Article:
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  Technology   In Other news  03 Jul 2020  Black lives don’t matter at Facebook, only on their posters, staffer files discrimination complaint

Black lives don’t matter at Facebook, only on their posters, staffer files discrimination complaint

AP
Published : Jul 3, 2020, 6:22 pm IST
Updated : Jul 3, 2020, 6:22 pm IST

This isn’t the first criticism a Black employee has levelled at Facebook.

Black workers account for 3.8% of all U.S. Facebook employees and 1.5% of all U.S. technical workers at the company. Those numbers have barely budged over the past several years, a common pattern across large Silicon Valley firms. In this picture, Zachary Greene wears a face mask while protesting in front of the Lifsey residence where the USF President Steven Currall lives on campus on July 2, 2020 in Tampa, Florida. Tampa Bay Students for Democratic Society protest at the University of South Florida demanding an increase in Black student enrollment, employ more Black faculty and staff, more financial aid, and make direct connections with the surrounding community. (Photo | AFP)
 Black workers account for 3.8% of all U.S. Facebook employees and 1.5% of all U.S. technical workers at the company. Those numbers have barely budged over the past several years, a common pattern across large Silicon Valley firms. In this picture, Zachary Greene wears a face mask while protesting in front of the Lifsey residence where the USF President Steven Currall lives on campus on July 2, 2020 in Tampa, Florida. Tampa Bay Students for Democratic Society protest at the University of South Florida demanding an increase in Black student enrollment, employ more Black faculty and staff, more financial aid, and make direct connections with the surrounding community. (Photo | AFP)

Oakland, California: A Black Facebook employee, joined by two others who were denied jobs at the social network, has filed a complaint against the company, saying it discriminates against Black workers and applicants in hiring, evaluations, promotions and pay.

The charge was filed with the Equal Employment Opportunity Commission by Oscar Veneszee, Jr., who has worked as an operations program manager at Facebook since 2017 and claims he has not been fairly evaluated or promoted despite his “excellent performance” at the company. Two others joined Veneszee’s complaint, saying they were unlawfully denied jobs at the company despite being qualified.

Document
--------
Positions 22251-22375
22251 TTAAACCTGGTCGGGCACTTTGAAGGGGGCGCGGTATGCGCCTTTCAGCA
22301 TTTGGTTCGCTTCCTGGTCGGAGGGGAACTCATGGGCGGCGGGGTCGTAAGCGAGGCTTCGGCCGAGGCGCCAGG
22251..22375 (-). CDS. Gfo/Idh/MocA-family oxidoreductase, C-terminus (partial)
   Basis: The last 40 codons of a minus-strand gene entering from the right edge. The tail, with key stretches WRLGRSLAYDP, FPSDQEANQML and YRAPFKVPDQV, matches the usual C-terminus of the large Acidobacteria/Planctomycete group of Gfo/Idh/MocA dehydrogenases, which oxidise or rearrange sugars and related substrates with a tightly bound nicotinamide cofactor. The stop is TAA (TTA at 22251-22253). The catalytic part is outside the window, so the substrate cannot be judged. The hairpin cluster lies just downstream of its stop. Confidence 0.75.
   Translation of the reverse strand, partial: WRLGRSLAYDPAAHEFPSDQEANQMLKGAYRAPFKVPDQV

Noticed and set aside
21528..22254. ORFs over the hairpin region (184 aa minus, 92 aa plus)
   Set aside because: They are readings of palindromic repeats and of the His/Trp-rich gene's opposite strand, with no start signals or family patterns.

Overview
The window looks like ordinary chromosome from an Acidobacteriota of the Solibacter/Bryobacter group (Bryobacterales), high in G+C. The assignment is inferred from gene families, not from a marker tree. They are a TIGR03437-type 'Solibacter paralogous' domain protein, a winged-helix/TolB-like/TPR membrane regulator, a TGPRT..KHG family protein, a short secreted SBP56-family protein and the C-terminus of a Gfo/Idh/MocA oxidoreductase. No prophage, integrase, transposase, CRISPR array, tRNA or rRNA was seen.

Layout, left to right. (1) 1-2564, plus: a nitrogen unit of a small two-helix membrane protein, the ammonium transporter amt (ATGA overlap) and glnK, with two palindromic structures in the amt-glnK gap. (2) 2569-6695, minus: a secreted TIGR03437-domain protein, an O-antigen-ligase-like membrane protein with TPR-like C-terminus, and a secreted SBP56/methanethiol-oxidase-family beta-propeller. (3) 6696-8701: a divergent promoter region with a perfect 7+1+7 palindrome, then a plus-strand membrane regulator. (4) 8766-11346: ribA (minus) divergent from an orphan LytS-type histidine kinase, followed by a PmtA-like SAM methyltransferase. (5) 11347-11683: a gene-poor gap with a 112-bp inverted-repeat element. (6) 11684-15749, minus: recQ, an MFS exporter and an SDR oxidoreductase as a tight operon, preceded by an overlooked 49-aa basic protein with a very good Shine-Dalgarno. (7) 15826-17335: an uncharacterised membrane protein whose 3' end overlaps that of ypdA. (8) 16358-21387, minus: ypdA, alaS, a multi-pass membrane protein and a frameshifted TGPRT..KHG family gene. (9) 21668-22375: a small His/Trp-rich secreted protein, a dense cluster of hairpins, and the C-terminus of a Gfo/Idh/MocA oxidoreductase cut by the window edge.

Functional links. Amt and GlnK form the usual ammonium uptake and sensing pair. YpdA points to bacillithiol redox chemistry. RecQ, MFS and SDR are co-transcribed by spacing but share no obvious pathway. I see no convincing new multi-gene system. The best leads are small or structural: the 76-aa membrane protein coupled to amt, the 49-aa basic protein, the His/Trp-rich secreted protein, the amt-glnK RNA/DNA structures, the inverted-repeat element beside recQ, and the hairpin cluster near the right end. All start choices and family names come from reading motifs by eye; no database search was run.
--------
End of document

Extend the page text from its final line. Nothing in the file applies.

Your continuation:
Facebook said in a statement it takes discrimination allegations seriously and investigates every case.

“We believe it is essential to provide all employees with a respectful and safe working environment,” said spokeswoman Pamela Austin.

Black workers account for 3.8% of all U.S. Facebook employees and 1.5% of all U.S. technical workers at the company. Those numbers have barely budged over the past several years, a common pattern across large Silicon Valley firms.

This isn’t the first criticism a Black employee has leveled at Facebook. Mark Luckie, who left the company in 2018, sent a memo to his coworkers on his last day _ also posted on Facebook _ that chronicled what he called Facebook’s “black people problem.”

 

“Facebook’s disenfranchisement of black people on the platform mirrors the marginalization of its black employees,” Luckie wrote. “In my time at the company, I’ve heard far too many stories from black employees of a colleague or manager calling them ‘hostile’ or ‘aggressive’ for simply sharing their thoughts in a manner not dissimilar from their non-Black team members.”

According to Veneszee’s complaint, filed on Thursday, “people of color and Black workers in particular remain underrepresented at all levels of Facebook and especially at the management and leadership levels. They do not feel respected or heard. And they do not believe that Black workers have an equal opportunity to advance their careers at Facebook.”

 

While there may be Black Lives Matter posters on Facebook’s walls, the complaint says, “Black workers don’t see that phrase reflecting how they are treated in Facebook’s own workplace.”

Tags: facebook, black lives matter, racial discrimination, discrimination at workplace